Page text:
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Body symmetry of Forster’s terns (Sterna forsteri) in San Francisco Bay was related to blood and feather mercury concentrations. Body asymmetry can affect a bird’s fitness by reducing flight efficiency, thus increasing energetic costs (especially during migration) and interrupting normal feeding and breeding behaviors.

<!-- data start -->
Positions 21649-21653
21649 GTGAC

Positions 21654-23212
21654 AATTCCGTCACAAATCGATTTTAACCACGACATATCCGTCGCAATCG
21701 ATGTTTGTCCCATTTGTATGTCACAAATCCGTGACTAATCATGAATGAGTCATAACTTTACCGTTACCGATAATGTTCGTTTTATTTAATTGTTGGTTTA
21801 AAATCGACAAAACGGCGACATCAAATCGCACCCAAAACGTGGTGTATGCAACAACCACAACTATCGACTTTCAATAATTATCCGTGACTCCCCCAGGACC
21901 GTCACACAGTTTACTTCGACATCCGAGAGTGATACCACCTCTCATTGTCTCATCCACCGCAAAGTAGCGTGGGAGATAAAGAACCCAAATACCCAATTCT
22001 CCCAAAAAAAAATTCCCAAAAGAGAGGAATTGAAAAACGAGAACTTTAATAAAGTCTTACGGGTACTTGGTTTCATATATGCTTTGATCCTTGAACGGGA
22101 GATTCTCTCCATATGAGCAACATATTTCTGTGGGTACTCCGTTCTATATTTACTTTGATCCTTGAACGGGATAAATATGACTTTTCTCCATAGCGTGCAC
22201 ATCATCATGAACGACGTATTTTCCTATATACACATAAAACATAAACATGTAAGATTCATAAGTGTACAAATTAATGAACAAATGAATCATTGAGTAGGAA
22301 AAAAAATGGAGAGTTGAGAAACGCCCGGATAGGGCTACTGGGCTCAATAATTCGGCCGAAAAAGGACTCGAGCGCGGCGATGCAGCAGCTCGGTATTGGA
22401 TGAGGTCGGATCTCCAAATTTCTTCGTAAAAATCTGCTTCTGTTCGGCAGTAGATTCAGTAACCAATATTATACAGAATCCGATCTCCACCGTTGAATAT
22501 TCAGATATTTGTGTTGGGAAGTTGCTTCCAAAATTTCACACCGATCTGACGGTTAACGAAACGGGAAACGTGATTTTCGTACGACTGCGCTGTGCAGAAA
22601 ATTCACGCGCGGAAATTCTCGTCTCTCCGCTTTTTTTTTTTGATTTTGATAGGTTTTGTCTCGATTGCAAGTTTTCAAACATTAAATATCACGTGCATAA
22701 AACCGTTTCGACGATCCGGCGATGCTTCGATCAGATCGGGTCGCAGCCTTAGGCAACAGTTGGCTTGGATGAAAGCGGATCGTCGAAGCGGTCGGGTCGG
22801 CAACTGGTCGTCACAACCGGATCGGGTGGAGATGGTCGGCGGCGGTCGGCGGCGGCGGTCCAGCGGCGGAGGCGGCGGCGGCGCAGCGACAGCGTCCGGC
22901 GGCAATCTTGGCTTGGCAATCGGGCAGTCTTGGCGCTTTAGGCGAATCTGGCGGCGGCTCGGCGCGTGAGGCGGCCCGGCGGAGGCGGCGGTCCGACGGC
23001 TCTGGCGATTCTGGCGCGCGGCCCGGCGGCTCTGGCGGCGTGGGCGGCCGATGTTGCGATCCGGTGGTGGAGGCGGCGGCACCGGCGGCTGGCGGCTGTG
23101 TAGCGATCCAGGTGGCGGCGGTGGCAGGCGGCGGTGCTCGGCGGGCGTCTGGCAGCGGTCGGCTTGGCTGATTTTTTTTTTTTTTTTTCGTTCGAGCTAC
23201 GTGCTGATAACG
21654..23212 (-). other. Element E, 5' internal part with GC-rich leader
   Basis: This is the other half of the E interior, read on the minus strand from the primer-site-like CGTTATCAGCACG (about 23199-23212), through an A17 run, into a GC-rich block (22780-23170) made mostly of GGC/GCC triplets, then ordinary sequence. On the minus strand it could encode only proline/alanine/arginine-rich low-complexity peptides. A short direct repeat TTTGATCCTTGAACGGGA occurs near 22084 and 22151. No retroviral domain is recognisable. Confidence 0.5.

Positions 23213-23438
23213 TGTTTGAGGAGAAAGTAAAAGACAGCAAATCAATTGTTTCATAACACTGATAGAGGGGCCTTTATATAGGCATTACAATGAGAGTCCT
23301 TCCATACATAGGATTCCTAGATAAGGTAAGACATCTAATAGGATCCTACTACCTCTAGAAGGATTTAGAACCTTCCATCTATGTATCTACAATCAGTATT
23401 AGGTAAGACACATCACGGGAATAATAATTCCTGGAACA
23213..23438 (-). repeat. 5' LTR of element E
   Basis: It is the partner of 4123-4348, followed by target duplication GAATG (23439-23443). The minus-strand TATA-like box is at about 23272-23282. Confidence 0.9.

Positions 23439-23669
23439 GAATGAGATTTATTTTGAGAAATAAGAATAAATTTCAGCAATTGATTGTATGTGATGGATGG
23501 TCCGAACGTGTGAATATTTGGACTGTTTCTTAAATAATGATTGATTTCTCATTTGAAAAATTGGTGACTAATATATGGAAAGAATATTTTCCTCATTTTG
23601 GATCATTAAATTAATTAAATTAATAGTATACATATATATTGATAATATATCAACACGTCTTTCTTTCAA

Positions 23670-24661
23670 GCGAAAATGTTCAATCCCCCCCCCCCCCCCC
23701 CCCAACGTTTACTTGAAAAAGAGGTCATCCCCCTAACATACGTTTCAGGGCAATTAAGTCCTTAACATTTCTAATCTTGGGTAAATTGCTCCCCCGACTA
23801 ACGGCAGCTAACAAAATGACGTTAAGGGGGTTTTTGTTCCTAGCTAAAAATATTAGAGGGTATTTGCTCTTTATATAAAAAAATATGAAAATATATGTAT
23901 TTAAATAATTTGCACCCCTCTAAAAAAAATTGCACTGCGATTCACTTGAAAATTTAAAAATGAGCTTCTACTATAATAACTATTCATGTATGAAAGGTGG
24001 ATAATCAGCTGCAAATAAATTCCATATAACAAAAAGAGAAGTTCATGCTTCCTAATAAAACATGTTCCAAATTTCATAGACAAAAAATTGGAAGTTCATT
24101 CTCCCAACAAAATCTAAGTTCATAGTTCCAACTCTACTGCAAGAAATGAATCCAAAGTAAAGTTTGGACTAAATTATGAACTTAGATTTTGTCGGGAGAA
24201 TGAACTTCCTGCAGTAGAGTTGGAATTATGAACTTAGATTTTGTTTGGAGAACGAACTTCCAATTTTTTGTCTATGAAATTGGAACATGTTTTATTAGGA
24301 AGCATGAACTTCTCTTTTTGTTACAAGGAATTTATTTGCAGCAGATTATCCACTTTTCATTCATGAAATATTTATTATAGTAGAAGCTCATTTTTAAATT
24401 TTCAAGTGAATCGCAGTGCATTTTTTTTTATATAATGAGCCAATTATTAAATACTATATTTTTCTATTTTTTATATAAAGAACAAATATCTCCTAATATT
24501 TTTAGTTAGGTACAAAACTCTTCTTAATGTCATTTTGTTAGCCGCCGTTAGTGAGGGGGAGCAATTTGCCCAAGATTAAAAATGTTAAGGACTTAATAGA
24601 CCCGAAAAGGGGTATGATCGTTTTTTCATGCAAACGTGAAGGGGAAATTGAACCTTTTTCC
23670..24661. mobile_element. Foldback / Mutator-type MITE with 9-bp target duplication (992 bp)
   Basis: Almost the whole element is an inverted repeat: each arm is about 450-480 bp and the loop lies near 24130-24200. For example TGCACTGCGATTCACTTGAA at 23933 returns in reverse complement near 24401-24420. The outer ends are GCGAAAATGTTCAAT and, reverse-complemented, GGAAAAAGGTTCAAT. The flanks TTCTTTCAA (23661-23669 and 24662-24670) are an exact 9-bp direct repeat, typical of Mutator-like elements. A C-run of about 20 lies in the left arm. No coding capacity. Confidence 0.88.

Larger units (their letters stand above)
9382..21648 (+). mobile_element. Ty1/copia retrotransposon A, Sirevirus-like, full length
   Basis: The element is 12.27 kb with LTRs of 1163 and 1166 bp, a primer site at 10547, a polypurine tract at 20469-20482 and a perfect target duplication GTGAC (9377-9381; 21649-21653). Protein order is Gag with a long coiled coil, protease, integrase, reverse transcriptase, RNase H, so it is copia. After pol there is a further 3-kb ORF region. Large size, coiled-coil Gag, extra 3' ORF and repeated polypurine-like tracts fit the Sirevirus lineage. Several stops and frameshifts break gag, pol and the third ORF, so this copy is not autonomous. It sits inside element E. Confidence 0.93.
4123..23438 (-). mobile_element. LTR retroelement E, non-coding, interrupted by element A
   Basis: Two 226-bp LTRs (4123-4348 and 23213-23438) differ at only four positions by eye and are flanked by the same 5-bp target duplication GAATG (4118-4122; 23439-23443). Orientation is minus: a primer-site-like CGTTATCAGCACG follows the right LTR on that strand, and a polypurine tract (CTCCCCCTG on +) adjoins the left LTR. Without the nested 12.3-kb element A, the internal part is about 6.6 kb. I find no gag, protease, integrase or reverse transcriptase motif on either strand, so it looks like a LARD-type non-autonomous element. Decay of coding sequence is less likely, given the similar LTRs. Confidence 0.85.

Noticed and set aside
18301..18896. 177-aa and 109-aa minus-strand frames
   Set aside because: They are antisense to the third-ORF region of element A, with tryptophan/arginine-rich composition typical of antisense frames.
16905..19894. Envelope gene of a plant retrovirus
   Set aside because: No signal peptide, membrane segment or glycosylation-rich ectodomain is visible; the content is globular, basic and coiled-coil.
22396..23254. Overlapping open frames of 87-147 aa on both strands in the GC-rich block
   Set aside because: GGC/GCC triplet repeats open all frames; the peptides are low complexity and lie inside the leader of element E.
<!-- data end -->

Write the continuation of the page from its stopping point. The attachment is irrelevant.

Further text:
Herring, G., Eagles-Smith, C.A., and Ackerman, J.T., (2017). “Mercury exposure may influence fluctuating asymmetry in waterbirds.” Environmental Toxicology and Chemistry, 36(60), 1599-1605, doi: 10.1002/etc.3688.
Herring, G., Eagles-Smith, C.A., and Ackerman, J.T. (2016) “Fluctuating asymmetry in waterbirds in relation to mercury exposure.” U. S. Geological Survey Data Release. https://dx.doi.org/10.5066/F7KW5D5Z